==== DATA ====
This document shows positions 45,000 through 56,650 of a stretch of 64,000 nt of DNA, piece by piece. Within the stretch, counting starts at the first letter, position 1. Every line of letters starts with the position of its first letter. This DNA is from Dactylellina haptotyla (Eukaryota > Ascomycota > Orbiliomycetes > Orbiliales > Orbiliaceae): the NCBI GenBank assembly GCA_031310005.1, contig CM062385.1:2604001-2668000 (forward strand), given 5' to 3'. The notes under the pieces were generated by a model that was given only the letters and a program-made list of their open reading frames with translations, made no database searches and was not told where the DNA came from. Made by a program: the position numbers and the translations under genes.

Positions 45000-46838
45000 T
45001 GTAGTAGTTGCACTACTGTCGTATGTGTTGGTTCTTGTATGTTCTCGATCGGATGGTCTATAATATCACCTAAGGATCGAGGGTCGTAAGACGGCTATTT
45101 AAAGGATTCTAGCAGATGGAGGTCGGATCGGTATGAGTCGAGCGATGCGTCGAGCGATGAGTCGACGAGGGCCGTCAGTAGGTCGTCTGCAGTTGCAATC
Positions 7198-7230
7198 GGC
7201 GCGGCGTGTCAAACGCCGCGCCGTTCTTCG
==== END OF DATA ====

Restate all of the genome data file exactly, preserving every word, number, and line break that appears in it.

This document shows positions 45,000 through 56,650 of a stretch of 64,000 nt of DNA, piece by piece. Within the stretch, counting starts at the first letter, position 1. Every line of letters starts with the position of its first letter. This DNA is from Dactylellina haptotyla (Eukaryota > Ascomycota > Orbiliomycetes > Orbiliales > Orbiliaceae): the NCBI GenBank assembly GCA_031310005.1, contig CM062385.1:2604001-2668000 (forward strand), given 5' to 3'. The notes under the pieces were generated by a model that was given only the letters and a program-made list of their open reading frames with translations, made no database searches and was not told where the DNA came from. Made by a program: the position numbers and the translations under genes.

Positions 45000-46838
45000 T
45001 GTAGTAGTTGCACTACTGTCGTATGTGTTGGTTCTTGTATGTTCTCGATCGGATGGTCTATAATATCACCTAAGGATCGAGGGTCGTAAGACGGCTATTT
45101 AAAGGATTCTAGCAGATGGAGGTCGGATCGGTATGAGTCGAGCGATGCGTCGAGCGATGAGTCGACGAGGGCCGTCAGTAGGTCGTCTGCAGTTGCAATC
Positions 7198-7230
7198 GGC
7201 GCGGCGTGTCAAACGCCGCGCCGTTCTTCG